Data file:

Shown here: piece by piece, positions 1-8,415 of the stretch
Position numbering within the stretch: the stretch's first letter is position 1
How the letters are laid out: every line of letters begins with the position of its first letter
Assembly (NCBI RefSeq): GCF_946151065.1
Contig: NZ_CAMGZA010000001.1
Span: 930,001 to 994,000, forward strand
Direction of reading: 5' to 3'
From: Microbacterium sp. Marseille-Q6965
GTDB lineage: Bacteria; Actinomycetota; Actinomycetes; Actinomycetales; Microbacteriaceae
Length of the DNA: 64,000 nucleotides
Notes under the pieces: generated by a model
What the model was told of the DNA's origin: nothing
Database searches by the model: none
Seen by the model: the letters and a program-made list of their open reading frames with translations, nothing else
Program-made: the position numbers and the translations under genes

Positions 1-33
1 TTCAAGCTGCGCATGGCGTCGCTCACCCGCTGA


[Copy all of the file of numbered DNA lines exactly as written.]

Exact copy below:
Shown here: piece by piece, positions 1-8,415 of the stretch
Position numbering within the stretch: the stretch's first letter is position 1
How the letters are laid out: every line of letters begins with the position of its first letter
Assembly (NCBI RefSeq): GCF_946151065.1
Contig: NZ_CAMGZA010000001.1
Span: 930,001 to 994,000, forward strand
Direction of reading: 5' to 3'
From: Microbacterium sp. Marseille-Q6965
GTDB lineage: Bacteria; Actinomycetota; Actinomycetes; Actinomycetales; Microbacteriaceae
Length of the DNA: 64,000 nucleotides
Notes under the pieces: generated by a model
What the model was told of the DNA's origin: nothing
Database searches by the model: none
Seen by the model: the letters and a program-made list of their open reading frames with translations, nothing else
Program-made: the position numbers and the translations under genes

Positions 1-33
1 TTCAAGCTGCGCATGGCGTCGCTCACCCGCTGA